STM32WLE5xC slow start up to main()

We have been using mbedos on a custom board that uses the STM32WLE5CCU7 ST MPU for about a year. Generally it has been working well. We did have to create a custom target for this, but the mbedos changes were minimal just adding the TARGET definition in targets.json and a directory with the PinNames.h, PeripheralPins.c and CMakeLists.txt for the board based on those for the NUCLEO_WL55JC target.

We are currently trying to reduce the power usage of a Lorawan node, and we have a problem in that we see a large delay of about 220ms, using power, before main is called. With a simple test example based on mbed-os-example-blinky we have been trying to find out where this large delay comes from. We have got it down to the OS_Tick_Enable() call in mbed_rtx_idle.cpp and specifically the " os_timer = new (os_timer_data) OsTimer(get_lp_ticker_data());" in init_os_timer().
Unfortunately, the mbedos code is complex with large number of redirections and C++ templated, inherited constructors at that point.

  1. Has anyone else this sort of startup delay ?
  2. Anyone any ideas on what may be going on or where to look ?


I have worked out what is happening. By default the OSTimer uses the STM32WL’s low power timer and by default uses the LSE clock. It looks like the LSE clock startup time is in the order of 200ms or more. I didn’t realise it would be so long.
I have changed our board TARGET to use the LSI timer and this 220ms start-up delay is gone.
Mind you now I see that Watchdog.::start(30000) is taking about 38ms. Possibly a similar issue …

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Just for others information, the STM32WL’s IWDG watchdog timer hardware can have a very long setup time if you want a long watchdog timeout. With a 30 second timeout it will take about 38ms to complete the setup. This is due to a hardware limitation when writing to the registers. With a 0.5 second time it would be about 0.6 ms. It might be possible to circumvent this with changes to the HAL driver and watchdog usage.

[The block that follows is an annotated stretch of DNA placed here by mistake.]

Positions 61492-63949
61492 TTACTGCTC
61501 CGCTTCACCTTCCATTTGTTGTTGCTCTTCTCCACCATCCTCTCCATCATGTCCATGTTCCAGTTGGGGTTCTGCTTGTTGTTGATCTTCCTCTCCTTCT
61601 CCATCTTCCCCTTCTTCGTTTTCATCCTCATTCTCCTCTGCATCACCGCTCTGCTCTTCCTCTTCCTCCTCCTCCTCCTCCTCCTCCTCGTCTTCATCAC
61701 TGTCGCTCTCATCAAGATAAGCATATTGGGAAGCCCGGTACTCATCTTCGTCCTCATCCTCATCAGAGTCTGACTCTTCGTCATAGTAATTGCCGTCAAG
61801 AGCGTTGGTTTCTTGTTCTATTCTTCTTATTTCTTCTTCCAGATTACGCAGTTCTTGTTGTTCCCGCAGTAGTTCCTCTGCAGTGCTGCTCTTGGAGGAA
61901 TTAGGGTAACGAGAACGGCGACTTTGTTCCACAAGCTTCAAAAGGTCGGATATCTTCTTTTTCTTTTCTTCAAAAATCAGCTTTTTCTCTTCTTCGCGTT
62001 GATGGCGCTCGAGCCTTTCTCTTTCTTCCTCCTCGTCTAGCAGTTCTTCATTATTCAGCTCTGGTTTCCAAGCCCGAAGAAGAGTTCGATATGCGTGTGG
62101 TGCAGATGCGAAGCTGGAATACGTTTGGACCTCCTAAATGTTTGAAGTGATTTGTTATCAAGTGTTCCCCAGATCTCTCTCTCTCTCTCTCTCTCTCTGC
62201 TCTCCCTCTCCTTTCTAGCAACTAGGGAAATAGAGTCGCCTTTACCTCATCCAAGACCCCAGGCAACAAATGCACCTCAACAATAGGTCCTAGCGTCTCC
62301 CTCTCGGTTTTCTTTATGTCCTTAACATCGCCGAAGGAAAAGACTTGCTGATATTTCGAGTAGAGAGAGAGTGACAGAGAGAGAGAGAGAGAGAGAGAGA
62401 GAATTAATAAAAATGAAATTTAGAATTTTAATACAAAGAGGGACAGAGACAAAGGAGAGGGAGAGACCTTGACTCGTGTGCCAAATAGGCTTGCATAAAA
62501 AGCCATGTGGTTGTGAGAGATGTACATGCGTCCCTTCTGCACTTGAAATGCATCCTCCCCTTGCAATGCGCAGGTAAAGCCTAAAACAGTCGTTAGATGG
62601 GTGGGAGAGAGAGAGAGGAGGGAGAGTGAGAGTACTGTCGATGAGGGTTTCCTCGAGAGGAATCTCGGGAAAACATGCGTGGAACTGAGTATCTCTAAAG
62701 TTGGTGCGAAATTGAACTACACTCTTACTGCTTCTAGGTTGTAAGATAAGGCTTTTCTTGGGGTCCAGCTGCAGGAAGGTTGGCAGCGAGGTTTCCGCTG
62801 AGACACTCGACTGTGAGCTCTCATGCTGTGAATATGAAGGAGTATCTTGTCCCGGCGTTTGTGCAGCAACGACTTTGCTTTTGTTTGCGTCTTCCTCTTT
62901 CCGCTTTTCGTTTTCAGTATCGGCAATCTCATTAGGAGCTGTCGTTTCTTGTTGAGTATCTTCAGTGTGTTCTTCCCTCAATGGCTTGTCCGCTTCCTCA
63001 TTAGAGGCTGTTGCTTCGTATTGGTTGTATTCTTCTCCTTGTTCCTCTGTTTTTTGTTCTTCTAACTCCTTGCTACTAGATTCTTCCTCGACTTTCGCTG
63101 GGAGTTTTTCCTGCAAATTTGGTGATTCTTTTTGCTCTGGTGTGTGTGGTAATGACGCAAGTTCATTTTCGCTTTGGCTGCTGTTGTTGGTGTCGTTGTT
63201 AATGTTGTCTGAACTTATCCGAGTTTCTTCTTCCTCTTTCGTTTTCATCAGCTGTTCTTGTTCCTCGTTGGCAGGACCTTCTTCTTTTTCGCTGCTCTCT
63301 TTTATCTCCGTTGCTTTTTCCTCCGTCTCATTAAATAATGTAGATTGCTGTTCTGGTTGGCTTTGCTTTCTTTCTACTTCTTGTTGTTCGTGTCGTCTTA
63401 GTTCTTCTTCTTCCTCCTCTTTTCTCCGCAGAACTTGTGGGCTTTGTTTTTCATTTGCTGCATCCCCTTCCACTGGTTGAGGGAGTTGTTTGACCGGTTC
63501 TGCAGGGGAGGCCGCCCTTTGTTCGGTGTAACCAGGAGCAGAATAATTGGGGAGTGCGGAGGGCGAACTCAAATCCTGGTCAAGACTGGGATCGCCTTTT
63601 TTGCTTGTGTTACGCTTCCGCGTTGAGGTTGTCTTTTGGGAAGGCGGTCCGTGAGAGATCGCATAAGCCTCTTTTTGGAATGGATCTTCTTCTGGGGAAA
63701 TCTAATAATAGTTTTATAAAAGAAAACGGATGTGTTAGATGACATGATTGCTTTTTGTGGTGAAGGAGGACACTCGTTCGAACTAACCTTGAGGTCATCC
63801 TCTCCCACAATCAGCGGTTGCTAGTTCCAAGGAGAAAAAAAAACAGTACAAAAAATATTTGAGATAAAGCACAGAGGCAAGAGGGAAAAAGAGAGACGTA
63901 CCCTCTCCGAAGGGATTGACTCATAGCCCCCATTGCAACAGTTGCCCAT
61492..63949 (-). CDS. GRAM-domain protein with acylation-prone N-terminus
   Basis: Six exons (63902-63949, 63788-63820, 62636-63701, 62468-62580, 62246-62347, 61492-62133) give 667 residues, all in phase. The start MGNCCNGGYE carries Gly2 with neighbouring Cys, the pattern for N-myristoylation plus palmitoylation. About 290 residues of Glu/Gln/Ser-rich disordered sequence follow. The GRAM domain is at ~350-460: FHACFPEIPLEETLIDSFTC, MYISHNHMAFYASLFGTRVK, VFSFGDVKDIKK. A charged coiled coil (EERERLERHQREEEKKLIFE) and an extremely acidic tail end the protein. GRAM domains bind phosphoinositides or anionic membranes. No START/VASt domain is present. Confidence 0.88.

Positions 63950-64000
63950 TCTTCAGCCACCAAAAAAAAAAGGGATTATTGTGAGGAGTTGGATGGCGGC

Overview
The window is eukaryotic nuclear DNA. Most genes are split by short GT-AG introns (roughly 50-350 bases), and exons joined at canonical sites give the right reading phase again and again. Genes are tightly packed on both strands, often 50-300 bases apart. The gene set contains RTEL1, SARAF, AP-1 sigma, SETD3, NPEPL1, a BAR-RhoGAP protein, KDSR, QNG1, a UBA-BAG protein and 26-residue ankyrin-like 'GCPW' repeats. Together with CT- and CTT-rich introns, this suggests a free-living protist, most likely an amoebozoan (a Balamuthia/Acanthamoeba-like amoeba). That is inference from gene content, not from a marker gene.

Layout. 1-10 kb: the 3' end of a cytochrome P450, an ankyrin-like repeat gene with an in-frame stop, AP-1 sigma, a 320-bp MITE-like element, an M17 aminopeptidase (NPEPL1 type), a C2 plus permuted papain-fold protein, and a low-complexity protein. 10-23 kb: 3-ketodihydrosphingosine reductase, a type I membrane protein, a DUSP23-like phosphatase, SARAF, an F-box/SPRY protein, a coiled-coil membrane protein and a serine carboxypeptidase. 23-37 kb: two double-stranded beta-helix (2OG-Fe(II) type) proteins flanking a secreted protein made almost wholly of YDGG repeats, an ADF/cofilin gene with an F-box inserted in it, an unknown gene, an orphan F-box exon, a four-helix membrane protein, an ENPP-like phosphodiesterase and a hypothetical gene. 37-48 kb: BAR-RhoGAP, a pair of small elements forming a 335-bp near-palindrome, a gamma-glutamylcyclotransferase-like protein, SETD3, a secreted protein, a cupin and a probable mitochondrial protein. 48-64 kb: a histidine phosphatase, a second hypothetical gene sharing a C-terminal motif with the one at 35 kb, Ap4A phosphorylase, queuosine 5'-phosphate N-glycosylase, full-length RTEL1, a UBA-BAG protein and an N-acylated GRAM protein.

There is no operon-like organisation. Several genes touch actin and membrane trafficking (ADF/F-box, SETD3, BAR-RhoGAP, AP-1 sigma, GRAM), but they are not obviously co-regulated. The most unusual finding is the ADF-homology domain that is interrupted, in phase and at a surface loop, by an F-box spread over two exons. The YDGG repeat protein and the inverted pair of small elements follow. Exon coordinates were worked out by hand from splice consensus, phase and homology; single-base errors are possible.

Hmm, another thing to potentially try is increasing the LSE drive strength to high. STM32 chips tend to use very low LSE drive currents by default, which can be a pain point on custom boards. Maybe the default current is juuuust enough to get the LSE running, but takes a long time to do it.

Per here, it looks like you can fix this with the code


This code has to be run before the lp ticker boots up. Try adding it after the following block in lp_ticker.c:

    /* Check if LPTIM is already configured */
    if (LPTICKER_inited) {
    LPTICKER_inited = 1;

I’ve also heard that for the drive strength change to take effect, you have to re-power (not just reset) the chip, so make sure to try that.

I’m not a crystal expert though, so if this has any effect, you should review the board design and see what drive strength setting is best for your crystal following ST’s application notes.

Thanks for the info and ideas. For our very low power sensor usage the LSI based timer is fine and better than using the LSE. I actually assumed that would be the default configuration as all STM32WL boards would have the LSI.
In our particular sensor usage and with a 30 year battery life, we use an external extremely low power RTC to switch on the power to the STM32WL. The 220 ms startup time was about 10x our actual needed processing time, and the poor HAL code sits in a tight CPU loop waiting so was using huge amounts of battery.
In a more normal STM32WL system, where its internal RTC would wake the STM32WL from a deep sleep, I’m not sure if the current mbed code would try and restart the LSE on every power up or not. If not, the LSE startup time would not be an issue.